Rex It puts the teacher >and the student into a 'partnership', since the teacher no longer stands in >final judgement of the student
I think this is a very important element of any system. The problem many teachers in the US have, too often in large urban areas, is that too many students know next to nothing about anything after 9-10 years of school. The reformers suggest we enliven curriculum, make it more relevant, decrease "drill and kill", work from a problem solving perspective, and move away from the individual towards the group.
And they're right...to a point. My experience tells me that this might make marginal improvement but not significant improvement. My feeling about the merits of the system you have discarded is that it might begin the syphon, particularly for kids who demonstrate NO motivation. Once we get the water running, then let's worry about its quality.
>It also has its bad points. I used to teach the 2 year senior mathematics >course in a year and a half, and then drill the kids relentlessly using past >exam papers for the last semester. I had no control over what content or >processes I taught - the syllabus told me what to teach, and to what depth.
I suggested multiple national curricula, so the market might become involved. If School A preferred a certain curricula whose assessment was totally portfolio-based, more power to them. But let's have real standards for what should be demonstrated in those portfolios. And then every three or four years, let's have common exams representing so many aspects of math instruction that it would be particularly difficult to teach to it.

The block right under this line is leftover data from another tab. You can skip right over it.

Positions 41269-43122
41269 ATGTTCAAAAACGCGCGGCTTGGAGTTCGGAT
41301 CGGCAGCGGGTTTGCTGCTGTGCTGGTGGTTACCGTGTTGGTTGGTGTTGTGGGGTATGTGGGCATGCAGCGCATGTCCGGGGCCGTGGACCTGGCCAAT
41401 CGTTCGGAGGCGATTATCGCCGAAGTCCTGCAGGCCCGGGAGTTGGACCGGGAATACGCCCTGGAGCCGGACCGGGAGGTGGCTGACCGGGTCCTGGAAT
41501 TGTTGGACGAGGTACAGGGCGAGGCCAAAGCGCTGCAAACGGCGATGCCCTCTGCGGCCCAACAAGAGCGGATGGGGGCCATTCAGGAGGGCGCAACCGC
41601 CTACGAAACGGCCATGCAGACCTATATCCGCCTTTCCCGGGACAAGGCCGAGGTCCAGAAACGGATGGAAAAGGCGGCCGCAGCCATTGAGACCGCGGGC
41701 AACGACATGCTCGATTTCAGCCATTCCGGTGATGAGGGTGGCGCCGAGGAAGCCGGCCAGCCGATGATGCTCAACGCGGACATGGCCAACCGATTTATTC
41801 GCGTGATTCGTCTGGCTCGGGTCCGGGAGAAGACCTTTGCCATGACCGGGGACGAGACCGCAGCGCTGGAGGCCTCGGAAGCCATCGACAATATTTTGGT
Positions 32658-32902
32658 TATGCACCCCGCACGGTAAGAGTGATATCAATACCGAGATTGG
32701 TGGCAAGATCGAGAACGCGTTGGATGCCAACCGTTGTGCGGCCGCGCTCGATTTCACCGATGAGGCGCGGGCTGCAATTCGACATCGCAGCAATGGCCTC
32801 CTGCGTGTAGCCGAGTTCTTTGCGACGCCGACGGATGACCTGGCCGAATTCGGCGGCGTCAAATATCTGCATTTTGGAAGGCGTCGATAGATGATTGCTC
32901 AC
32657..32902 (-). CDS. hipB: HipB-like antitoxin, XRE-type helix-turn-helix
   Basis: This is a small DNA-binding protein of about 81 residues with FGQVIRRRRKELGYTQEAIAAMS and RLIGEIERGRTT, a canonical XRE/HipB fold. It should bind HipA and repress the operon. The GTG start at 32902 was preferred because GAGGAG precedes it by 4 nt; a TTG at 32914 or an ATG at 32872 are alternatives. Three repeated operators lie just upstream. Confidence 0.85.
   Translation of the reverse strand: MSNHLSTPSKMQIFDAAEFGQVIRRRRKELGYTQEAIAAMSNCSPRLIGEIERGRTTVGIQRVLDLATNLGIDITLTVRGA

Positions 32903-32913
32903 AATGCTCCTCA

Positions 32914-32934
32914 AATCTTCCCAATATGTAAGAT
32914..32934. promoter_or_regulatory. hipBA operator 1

For instance, I don't think the AP exam is particularly easy to teach to, although, in the past, the free response questions tended to be predictable. I've seen lots of different approaches to teaching AP Calculus.
>As a side note, I visited the US recently and bought a copy of an AP Maths >Test Prep book by ARCO, in the hope of getting some good assessment from it.My main impression, based on this book, is that AP Calculus is BORING. I >sure many of you are teaching this course in an exciting fashion, but I hope >you are not using that book as guide for designing the course! I reckon it >speaks volumes against standardised tests.
Never heard of that material. Is that ARCO, like the oil company? Only materials I've seen from a gas company are the Shell materials from the UK. There's some good stuff in there.